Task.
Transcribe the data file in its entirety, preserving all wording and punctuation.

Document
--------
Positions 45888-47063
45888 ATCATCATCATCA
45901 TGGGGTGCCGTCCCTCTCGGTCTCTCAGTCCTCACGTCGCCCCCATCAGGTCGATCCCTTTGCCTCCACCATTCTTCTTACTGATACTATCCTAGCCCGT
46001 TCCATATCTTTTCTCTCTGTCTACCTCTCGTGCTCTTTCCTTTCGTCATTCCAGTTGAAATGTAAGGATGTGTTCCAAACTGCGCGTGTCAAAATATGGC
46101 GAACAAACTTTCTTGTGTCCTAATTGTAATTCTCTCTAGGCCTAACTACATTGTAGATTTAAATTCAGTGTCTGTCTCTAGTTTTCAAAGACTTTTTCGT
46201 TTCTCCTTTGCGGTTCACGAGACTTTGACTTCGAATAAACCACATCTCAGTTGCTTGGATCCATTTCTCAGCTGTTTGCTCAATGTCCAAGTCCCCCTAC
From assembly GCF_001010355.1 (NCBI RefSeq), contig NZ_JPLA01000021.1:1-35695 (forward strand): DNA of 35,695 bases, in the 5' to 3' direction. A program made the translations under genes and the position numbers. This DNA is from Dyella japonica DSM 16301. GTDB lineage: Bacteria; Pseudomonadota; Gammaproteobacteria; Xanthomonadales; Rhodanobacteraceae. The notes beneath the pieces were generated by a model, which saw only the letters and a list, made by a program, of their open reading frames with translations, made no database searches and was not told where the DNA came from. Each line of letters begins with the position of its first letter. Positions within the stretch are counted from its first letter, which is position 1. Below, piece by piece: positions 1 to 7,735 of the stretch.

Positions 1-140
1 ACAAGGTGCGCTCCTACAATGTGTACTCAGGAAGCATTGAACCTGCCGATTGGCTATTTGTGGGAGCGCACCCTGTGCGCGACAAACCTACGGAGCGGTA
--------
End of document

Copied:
Positions 45888-47063
45888 ATCATCATCATCA
45901 TGGGGTGCCGTCCCTCTCGGTCTCTCAGTCCTCACGTCGCCCCCATCAGGTCGATCCCTTTGCCTCCACCATTCTTCTTACTGATACTATCCTAGCCCGT
46001 TCCATATCTTTTCTCTCTGTCTACCTCTCGTGCTCTTTCCTTTCGTCATTCCAGTTGAAATGTAAGGATGTGTTCCAAACTGCGCGTGTCAAAATATGGC
46101 GAACAAACTTTCTTGTGTCCTAATTGTAATTCTCTCTAGGCCTAACTACATTGTAGATTTAAATTCAGTGTCTGTCTCTAGTTTTCAAAGACTTTTTCGT
46201 TTCTCCTTTGCGGTTCACGAGACTTTGACTTCGAATAAACCACATCTCAGTTGCTTGGATCCATTTCTCAGCTGTTTGCTCAATGTCCAAGTCCCCCTAC
From assembly GCF_001010355.1 (NCBI RefSeq), contig NZ_JPLA01000021.1:1-35695 (forward strand): DNA of 35,695 bases, in the 5' to 3' direction. A program made the translations under genes and the position numbers. This DNA is from Dyella japonica DSM 16301. GTDB lineage: Bacteria; Pseudomonadota; Gammaproteobacteria; Xanthomonadales; Rhodanobacteraceae. The notes beneath the pieces were generated by a model, which saw only the letters and a list, made by a program, of their open reading frames with translations, made no database searches and was not told where the DNA came from. Each line of letters begins with the position of its first letter. Positions within the stretch are counted from its first letter, which is position 1. Below, piece by piece: positions 1 to 7,735 of the stretch.

Positions 1-140
1 ACAAGGTGCGCTCCTACAATGTGTACTCAGGAAGCATTGAACCTGCCGATTGGCTATTTGTGGGAGCGCACCCTGTGCGCGACAAACCTACGGAGCGGTA